Theme Park Economics

Our consulting, design and production business and this eNewsletter are both focused on neighborhood- and community-based leisure facilities, not regional attractions such as theme parks. However, we thought it would be interesting to take a look at the big boys, the theme parks, just to see if the grass is greener on their side of the fence.

Six Flags, Inc. operated 39 theme parks and waterparks throughout the world in 2003. We obtained their 2003 financial statements and did some analysis. Here's what we found.

Each park, on average, had an annual attendance of 1,070,000. That's a lot of bodies, especially between Memorial Day and Labor Day when they do 85% of their business. Annual revenues per park were $31.7 million. That works out to per capita revenue of $29.84 a guest. Admissions generated 55% of revenues and food, merchandise and miscellaneous sales, 45%.

Ever wonder about the expensive food and merchandise you find in theme parks? The explanation is real simple. The price is marked up far more over cost than at restaurants or retail stores. Six Flags' cost of goods sold for food, merchandise and other, which would include things such as that photograph showing your horrified facial expression as the roller coaster roars down the track, was only 18.2%. That's at least 1/3 less than for businesses found outside a theme park, meaning the theme park markup is at least 50% greater, and in many cases probably more than twice a normal mark-up.

Getting an average of over 1.0 million people to show up each season to their theme parks is impressive. However, Six Flags is spending a lot of money on marketing to accomplish it - 11.2% of revenues to be exact. That's two to three times the percentage that most community destination entertainment facilities have to spend. If Six Flags has to spend so much to keep attracting guests to come through the gate, it makes you wonder if theme parks really offer such a great value.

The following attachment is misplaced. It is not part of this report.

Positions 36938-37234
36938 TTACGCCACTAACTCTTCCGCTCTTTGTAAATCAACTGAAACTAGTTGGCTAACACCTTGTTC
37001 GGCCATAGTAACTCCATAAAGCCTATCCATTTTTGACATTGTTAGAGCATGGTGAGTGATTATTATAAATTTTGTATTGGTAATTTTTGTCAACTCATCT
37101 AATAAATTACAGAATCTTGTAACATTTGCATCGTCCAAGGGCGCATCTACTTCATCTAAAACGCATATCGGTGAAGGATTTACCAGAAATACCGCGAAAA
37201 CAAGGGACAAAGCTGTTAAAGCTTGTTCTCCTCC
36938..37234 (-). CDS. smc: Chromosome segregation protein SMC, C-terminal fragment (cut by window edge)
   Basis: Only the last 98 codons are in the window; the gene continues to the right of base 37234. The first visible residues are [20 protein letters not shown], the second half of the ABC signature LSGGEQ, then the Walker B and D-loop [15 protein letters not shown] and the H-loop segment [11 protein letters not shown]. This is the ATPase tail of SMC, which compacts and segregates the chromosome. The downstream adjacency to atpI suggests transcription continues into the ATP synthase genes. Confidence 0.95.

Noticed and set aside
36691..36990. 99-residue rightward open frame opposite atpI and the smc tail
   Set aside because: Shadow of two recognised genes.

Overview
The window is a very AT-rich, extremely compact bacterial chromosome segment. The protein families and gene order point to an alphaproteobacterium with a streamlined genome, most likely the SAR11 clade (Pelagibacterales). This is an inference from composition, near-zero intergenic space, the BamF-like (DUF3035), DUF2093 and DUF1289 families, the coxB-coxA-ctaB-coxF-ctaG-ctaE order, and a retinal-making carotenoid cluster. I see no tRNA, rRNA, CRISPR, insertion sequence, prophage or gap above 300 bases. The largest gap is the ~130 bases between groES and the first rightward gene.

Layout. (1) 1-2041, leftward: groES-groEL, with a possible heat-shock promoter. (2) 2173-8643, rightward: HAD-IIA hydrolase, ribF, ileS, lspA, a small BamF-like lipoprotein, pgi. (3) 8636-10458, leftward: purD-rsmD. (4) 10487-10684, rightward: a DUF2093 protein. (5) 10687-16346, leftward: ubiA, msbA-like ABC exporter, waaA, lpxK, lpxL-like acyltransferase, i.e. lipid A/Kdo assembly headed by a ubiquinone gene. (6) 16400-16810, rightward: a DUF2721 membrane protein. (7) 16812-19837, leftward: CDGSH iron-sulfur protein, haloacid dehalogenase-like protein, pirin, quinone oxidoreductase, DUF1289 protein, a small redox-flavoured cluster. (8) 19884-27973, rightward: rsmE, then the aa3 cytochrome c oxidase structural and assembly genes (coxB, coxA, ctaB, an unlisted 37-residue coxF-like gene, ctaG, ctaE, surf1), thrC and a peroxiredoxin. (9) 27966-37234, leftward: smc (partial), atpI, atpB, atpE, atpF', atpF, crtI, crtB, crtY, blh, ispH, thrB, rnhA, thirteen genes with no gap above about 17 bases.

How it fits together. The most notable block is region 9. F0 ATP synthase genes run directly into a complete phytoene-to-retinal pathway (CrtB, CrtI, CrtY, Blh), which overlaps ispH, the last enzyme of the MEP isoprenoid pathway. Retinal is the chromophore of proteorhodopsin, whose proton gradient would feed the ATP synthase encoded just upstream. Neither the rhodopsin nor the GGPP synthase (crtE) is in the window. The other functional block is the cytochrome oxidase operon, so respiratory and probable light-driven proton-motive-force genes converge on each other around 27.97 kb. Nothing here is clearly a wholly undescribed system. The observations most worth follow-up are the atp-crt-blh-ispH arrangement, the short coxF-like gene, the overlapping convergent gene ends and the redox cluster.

How profitable are theme parks? In 2003, Six Flags had an EBITDA (earnings before interest, taxes, depreciation and amortization), which in their case is effectively cash flow from operations, of 30.2% of revenues. That's good!

But here's where things don't look so good. On average, Six Flags had $120 million of assets after depreciation and amortization invested in each park. When you compare that to their average EBITDA per park of $9.6 million, they only had an 8% return on assets. That's lousy and much less than what a successful community-based entertainment center, such as an FEC or children's edutainment center, would return if the business investment included the land and buildings, as Six Flags does. In fact, Six Flags' cost of borrowing of 7.7% is practically the same as the 8% return, making the situation even worse, since their return on assets is not being leveraged by borrowing.

It doesn't look like the grass is greener on the other side of the fence in the theme park industry. In fact the grass is pretty dry and brown. So unless you have some passion for roller coasters and are about to inherit mega bucks, stick to community-based leisure. The projects might be smaller, but the return on investment is far greater.